Developing a Reliability Strategy
Michelle Segrest | January 23, 2018
Gina Kittle drives processes and programs for her company and SMRP.
As a young girl, Gina Hutto Kittle would sit in the garage with her father and grandfather and study their every movement. She watched her father—a mechanic—fix anything that the neighbors needed repaired. Her grandfather, Owen Ramsey, worked with Red Stone Arsenal in Huntsville, AL, where he was part of the core group that launched the first missile into space. Kittle would play with his drafting tools and ask hundreds of questions about how things worked and how to fix them when they broke. Even though she didn’t really know what engineers did, she knew she wanted to be one.
“My grandfather passed away when I was in the fifth grade, but I remember seeing the newspaper articles about his involvement with the missile,” Kittle said. “I found what he did so interesting. He worked on cars and would show me what he was doing. I learned about all the tools and how to use them. This was manual machinery, and just being around it inspired me. Even though I didn’t really know the definition of an engineer, I just kept telling everyone, ‘I’m going to be an engineer.’”
Kittle now has a mechanical engineering degree and works as the program manager for The Timken Company’s manufacturing advancement program, Product and Process Development. Based at the global headquarters in North Canton, OH, she owns the reliability strategy for Timken’s 26 international bearing facilities. “We work as a team and I set the overall reliability strategy,” she explained. “We’ve been very busy deploying our SAP plan and EAM (enterprise asset management) tools across the various plants. I’m also involved in training and the standardization of PMs (predictive maintenance) tasks across multiple plants—really, anything that has to do with maintaining the equipment of the bearing-producing facilities, I support them in whatever they need.”
While all this keeps Kittle busy, she finds time to also be the treasurer of the executive committee for the Society for Maintenance and Reliability Professionals (SMRP, smrp.org), Atlanta. Since attending her first conference in 2001, she has served on various committees and the Board of Directors since 2013. Her ultimate goal is to become the first female chairperson of SMRP.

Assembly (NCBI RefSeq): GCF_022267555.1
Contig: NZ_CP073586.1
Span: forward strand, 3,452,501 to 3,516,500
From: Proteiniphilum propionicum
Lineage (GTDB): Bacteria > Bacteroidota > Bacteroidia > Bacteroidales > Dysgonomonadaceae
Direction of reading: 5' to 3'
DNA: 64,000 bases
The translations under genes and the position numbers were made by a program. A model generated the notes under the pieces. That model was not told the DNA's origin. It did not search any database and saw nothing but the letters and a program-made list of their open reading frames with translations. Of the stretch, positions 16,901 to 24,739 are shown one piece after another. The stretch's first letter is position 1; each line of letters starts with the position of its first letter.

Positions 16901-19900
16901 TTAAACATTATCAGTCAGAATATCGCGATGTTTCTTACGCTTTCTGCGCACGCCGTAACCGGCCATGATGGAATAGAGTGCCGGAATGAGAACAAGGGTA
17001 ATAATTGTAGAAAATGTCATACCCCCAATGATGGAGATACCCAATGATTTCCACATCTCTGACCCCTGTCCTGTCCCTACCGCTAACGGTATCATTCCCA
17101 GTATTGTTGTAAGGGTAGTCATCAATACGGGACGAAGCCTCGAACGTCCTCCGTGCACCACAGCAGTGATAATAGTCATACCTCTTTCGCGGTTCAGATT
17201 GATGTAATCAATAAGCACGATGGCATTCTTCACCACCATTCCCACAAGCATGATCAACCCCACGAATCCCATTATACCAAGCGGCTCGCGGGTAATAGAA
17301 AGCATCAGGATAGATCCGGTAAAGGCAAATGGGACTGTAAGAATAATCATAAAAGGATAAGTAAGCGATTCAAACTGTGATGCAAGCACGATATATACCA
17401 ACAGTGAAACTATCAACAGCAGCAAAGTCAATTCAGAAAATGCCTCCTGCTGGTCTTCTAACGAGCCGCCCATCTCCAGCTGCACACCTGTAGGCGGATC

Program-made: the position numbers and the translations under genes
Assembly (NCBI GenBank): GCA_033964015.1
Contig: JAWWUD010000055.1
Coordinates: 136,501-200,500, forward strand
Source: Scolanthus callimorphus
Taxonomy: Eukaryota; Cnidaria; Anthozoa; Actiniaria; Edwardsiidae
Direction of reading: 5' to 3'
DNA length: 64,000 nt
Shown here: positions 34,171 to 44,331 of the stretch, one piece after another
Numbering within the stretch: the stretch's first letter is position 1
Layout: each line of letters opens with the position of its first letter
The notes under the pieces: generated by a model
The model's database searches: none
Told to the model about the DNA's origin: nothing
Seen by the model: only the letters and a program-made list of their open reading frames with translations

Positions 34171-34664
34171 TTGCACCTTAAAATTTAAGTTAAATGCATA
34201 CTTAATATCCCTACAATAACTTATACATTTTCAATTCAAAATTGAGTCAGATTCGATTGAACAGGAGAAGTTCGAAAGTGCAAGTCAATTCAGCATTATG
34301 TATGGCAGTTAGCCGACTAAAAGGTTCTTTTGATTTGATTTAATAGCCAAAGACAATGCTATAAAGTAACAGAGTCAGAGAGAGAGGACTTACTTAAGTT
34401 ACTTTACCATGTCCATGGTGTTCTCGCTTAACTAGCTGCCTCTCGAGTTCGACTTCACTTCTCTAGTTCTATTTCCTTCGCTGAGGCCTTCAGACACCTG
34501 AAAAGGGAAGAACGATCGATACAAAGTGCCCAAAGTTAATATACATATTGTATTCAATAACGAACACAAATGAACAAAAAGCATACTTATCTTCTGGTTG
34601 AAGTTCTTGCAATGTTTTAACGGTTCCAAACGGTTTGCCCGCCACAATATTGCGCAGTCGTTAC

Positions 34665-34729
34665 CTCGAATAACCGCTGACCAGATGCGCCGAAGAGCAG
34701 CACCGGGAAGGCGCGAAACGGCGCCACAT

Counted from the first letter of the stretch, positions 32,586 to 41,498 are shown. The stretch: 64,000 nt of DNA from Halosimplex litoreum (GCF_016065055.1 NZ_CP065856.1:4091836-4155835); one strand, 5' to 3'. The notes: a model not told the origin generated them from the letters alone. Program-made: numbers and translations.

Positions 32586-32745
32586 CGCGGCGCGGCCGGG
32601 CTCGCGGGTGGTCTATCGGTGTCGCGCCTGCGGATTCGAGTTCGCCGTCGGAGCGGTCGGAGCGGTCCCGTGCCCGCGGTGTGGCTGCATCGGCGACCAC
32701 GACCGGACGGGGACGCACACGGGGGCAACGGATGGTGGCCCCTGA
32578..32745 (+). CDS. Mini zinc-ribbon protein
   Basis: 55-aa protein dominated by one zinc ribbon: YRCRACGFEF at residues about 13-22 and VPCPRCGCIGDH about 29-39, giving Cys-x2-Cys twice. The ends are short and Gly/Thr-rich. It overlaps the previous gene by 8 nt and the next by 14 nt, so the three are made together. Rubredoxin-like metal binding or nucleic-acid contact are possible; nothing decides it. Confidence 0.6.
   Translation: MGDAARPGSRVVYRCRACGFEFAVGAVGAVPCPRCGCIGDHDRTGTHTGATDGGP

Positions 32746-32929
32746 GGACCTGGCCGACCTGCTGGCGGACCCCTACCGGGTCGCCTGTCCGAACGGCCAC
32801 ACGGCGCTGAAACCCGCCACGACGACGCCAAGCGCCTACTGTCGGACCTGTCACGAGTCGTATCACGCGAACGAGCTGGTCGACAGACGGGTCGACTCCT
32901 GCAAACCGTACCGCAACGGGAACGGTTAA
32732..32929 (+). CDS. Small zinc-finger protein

“Within SMRP, I have been able to work with some really great people,” Kittle said. “It has given me a platform to learn and share knowledge about the reliability industry.”
Kittle remembers being a bit overwhelmed by her first SMRP conference 16 years ago.
“I didn’t even know half of the terminology back then, and I was blown away by the knowledge that was in the room,” she said. “The next year I began to get engaged with the committees and worked my way to conference chair. This was a huge experience seeing thousands of people come together to improve maintenance and reliability. It’s amazing. I’m making bearings, but you may work with someone who is making ice cream, or someone making insulation or producing fruit or making pistachios. But we all have the same issues.”
Kittle takes the knowledge gleaned from SMRP and uses it to develop best practices for Timken. “I use the metrics definitions every day,” she said.
Women in Engineering
Kittle is aware that she is a woman in a male-dominated profession, but she doesn’t let that drive her. “Especially in today’s world, my goal is to be known as a mechanical engineer with the right credibility and the right certifications,” she explained. “I want to be held up on the merit of my 20-plus years of experience. It shouldn’t matter whether I’m a female. However, it’s important to bring diversity to how groups like SMRP interact.”
Even with this positive attitude, she can’t ignore that diversity has not always come easy in business, and particularly in manufacturing. “It has been a struggle,” she admitted. “When I first started out in the mid-to-late 1990s, there were contractors that didn’t want to deal with me. They would walk right by me and shake my boss’ hand even though I was in charge of the project. There are times when women in our field must overcome things like this, but at the same time, you can’t let it weigh you down.”